Evolution is constantly going on, Revolution won't happen.

Re: Where is MDA used at Google, Facebook, Twitter...? by Jean-Jacques Dubray

Dean:

nothing is more embarrassing than Facebook's inability to update the status you just keyed in, not to mention the "artistic" ordering of your friends statuses. Could you explain to me why it takes 16 months to "delete" a status on Facebook?

You know why? My suspiscion is that FB can't refactor their architecture otherwise it would have been there a long time ago, like for Google Buz. Why is it they can't refactor their architecture, precisely because they don't understand what Model Driven Engineering is.

Today, the craze is to consume these guys APIs without any form of abstraction, some people call that the "REST" style, not to mention deploying code to GAE, Azure or your favorite PaaS. How many "clients" are going to get killed as the strategic interest of Google, Microsoft or SalesForce dramatically changes the foundation of their solution? Let me know what's your plan when that happens? rewrite you "code"? good luck. Remember Silverligth? Apple and Java?

Technologies and Architectures have a lifespan that is far less than the lifespan of solutions and client. Could you explain to me how you deal with this simple fact?

Re: Would it be better to read the blog post than reading this article? by Floyd Marinescu

even for discussion purpose... it would be better off doing so on the blog page... so... what is the value added in this article than reading that blog?
Hi Steven, you're welcome to discuss this wherever you like, the value of this coverage on InfoQ is providing a brief summary of this source for your benefit along with a links to sources listed here. You'll note that the source linked to a presentation on InfoQ for some of his arguments too. ;)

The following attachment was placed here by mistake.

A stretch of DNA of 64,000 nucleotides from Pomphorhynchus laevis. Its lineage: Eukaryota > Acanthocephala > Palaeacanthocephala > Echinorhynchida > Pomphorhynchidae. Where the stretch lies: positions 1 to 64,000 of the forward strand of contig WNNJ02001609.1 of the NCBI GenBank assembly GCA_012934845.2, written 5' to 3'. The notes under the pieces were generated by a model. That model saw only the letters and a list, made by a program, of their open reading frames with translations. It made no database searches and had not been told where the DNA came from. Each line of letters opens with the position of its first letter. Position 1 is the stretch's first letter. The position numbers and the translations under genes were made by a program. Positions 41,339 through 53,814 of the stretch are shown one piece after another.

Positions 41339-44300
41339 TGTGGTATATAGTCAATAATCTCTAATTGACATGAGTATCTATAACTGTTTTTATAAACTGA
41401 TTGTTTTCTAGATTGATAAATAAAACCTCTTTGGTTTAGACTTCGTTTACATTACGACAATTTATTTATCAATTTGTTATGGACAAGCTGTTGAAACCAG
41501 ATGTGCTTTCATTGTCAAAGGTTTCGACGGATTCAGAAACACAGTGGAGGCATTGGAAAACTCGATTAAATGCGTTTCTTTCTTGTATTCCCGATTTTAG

Re: Where is MDA used at Google, Facebook, Twitter...? by Hermann Schmidt

I agree that solutions and clients have a longer lifespan than technologies and architectures. However, the technologies and languages to describe models suffer the same fate as all other technologies. They are just computer languages, right? They are popular for some time and then they lose ground again sooner or later.

Does anyone still consider modelling everything with UML? Nope, today's trend is textual languages, and that's for a good reason. I am sure we will continue finding other forms to describe systems in the future, which are not compatible to any current solution.

From my experience, languages survive best when they prove to be universal, easily accessible, and with semantics with few surprises. Really, I cannot see how a plethora of languages, each tailored for a specific narrow purpose, can ever become popular.

As for Facebook, my guess is the "eventual consistency" of the massively scaled Cassandra database.

Pragmatic modeling approaches are the way to go by Rui Curado

The current trend seems to be language engineering and workbenches. In line with what Hermann said, the upcoming plethora of DSLs will only fragment the already fragmented language landscape.

However, models are above languages. Architectures can survive language changes through models.

But heck, not MDA! I think everyone made that clear here!

Another trend is Agile. Can models be agile? This may surprise you, but models can be agile, and used in an agile team. How? As long as the model is as "live" as source code, and accepting that the model is the source, then there's no problem. However, a live model needs tool support. A good approach by itself is not enough. Also, graphical approaches don't cut it, except for the most trivial systems.

Models face the additional challenge of striking the right balance between automation (generated code) and customization (custom code).

ABSE is a modeling approach that lets the developer automate as much as he can through template-based models (accidental complexity). The model then lets the developer "fill-in" the necessary code that is unique to the solution (essential complexity), meaning that the model still controls the developer's custom code. AtomWeaver is an IDE that implements the ABSE concept. This has been the subject of my research in these past years.